Samsung Electronics Co. has begun the U.S. exchange program for the Galaxy Note 7 smartphones amid concern over a battery problem, the local sales arm of the South Korean tech giant said.
On Friday, Samsung announced its findings that some of the new devices that went on sale two weeks ago caught fire due to a "battery cell issue."
Samsung announced a global recall of all Galaxy Note 7 phones sold worldwide in a quick and bold response.
"Samsung is taking a proactive approach to address customer needs around the Note 7," Tim Baxter, president of Samsung Electronics America, said in a statement issued on Friday (local time). "We are encouraging customers to exchange their Note 7 by taking advantage of our Product Exchange Program. The safety and satisfaction of our customers is Samsung’s top priority."
There are two options: Customers can replace their current device with a new Galaxy Note 7 or exchange it for a Galaxy S7 or Galaxy S7 edge, plus receive a refund of the price difference.
In what Samsung's U.S. operation arm called a "gesture of appreciation," consumers will also receive a $25 gift card or bill credit.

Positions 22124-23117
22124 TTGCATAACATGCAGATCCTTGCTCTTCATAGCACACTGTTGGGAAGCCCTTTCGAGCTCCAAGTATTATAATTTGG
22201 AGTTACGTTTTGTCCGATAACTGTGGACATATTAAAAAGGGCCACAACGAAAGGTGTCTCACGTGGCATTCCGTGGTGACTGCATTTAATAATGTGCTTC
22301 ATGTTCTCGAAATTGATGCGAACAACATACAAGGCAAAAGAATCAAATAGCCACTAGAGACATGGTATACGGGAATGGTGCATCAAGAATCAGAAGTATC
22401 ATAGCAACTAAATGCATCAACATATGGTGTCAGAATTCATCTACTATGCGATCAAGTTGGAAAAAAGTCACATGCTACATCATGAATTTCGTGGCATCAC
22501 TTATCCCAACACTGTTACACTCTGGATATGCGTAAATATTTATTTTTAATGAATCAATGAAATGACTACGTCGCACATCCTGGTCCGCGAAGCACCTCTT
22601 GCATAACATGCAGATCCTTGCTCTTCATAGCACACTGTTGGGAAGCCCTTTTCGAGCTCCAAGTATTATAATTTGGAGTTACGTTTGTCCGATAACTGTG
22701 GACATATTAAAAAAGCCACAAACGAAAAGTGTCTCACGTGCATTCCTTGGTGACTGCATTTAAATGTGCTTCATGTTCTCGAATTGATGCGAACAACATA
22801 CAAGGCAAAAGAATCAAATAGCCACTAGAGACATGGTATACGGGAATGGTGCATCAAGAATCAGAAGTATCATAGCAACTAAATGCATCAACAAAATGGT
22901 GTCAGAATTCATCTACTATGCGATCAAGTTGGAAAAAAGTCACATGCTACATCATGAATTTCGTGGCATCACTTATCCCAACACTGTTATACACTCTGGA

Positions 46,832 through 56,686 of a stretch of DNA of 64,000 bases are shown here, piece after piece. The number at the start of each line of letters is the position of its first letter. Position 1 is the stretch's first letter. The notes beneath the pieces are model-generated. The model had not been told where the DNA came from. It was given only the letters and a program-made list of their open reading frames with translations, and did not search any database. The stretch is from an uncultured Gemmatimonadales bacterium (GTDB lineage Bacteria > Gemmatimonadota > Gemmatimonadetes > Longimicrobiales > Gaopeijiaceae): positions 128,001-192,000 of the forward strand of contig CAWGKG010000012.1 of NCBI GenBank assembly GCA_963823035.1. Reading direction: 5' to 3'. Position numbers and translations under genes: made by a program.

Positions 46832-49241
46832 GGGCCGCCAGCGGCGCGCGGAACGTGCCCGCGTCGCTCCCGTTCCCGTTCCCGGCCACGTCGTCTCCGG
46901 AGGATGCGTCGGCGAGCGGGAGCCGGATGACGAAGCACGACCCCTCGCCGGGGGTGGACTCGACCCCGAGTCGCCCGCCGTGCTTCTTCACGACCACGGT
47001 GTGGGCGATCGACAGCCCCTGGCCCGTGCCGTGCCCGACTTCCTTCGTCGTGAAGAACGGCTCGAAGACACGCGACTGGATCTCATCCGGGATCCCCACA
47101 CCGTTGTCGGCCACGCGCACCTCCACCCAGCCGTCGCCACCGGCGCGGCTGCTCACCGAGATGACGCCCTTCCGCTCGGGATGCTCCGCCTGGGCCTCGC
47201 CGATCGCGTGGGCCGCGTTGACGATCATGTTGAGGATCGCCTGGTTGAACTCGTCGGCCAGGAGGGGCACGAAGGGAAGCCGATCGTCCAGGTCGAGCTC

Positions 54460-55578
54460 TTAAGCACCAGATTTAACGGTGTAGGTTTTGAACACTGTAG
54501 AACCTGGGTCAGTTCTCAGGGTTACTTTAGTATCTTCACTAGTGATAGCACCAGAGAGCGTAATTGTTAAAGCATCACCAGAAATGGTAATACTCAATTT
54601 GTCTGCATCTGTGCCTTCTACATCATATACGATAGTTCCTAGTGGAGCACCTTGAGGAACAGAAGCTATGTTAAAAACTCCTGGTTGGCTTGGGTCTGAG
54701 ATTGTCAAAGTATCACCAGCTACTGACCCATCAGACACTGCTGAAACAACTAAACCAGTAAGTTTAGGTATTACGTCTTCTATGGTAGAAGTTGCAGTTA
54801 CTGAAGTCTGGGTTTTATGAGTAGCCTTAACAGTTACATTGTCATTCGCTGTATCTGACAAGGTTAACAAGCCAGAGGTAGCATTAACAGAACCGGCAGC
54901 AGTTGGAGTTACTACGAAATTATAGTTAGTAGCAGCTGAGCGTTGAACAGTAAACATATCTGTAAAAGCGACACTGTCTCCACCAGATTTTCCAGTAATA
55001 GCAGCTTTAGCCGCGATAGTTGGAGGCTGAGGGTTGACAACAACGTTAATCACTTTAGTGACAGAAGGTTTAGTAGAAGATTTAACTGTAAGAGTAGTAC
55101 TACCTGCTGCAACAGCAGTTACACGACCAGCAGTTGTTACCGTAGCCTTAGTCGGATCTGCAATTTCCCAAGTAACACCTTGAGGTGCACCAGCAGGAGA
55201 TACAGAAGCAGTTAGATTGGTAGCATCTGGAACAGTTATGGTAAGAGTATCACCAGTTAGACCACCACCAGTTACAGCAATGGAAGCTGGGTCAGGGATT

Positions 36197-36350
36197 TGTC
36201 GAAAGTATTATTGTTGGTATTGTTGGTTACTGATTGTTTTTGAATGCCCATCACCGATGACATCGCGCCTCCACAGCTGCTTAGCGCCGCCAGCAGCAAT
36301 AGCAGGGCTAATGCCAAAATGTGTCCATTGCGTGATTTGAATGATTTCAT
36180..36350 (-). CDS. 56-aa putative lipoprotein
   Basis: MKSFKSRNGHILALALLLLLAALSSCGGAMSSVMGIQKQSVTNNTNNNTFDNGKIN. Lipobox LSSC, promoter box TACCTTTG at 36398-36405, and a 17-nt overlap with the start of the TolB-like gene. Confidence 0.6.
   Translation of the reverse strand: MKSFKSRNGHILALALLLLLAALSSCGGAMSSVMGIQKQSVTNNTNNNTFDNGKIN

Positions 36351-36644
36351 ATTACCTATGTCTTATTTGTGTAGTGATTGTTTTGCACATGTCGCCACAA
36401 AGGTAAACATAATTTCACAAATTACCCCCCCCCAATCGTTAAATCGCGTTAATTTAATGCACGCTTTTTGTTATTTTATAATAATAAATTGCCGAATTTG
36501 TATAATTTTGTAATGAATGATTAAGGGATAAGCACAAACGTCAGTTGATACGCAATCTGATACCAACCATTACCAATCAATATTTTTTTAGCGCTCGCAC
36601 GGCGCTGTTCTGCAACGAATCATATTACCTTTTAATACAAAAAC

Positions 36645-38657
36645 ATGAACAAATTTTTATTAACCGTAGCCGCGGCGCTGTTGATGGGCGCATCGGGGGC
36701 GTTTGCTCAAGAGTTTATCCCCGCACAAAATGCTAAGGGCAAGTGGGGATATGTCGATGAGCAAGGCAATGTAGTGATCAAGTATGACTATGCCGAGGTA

An engineer at a Samsung Electronics service center in downtown Seoul checks a Galaxy Note 7 smartphone`s battery voltage on Saturday. (Yonhap)
In a press conference held in Seoul on Friday, Koh Dong-jin, head of Samsung's mobile business division, offered a public apology for the reported fires involving the newly released phones, saying they were found to have been caused by faulty battery cells.
Although only a very small portion of Galaxy Note 7 phones sold has had such a problem, he added, his company made the unprecedented decision to recall all 2.5 million products sold at home and abroad.
It's estimated to cost as much as 1.5 trillion won ($1.3 billion). Samsung officials said they aim to complete the recall by next year, with the possibility of an extension.
"Our provisional goal is to have all the products sold replaced by March next year," an official said. "Depending on proceedings down the road, we may consider extending (the deadline)." (Yonhap)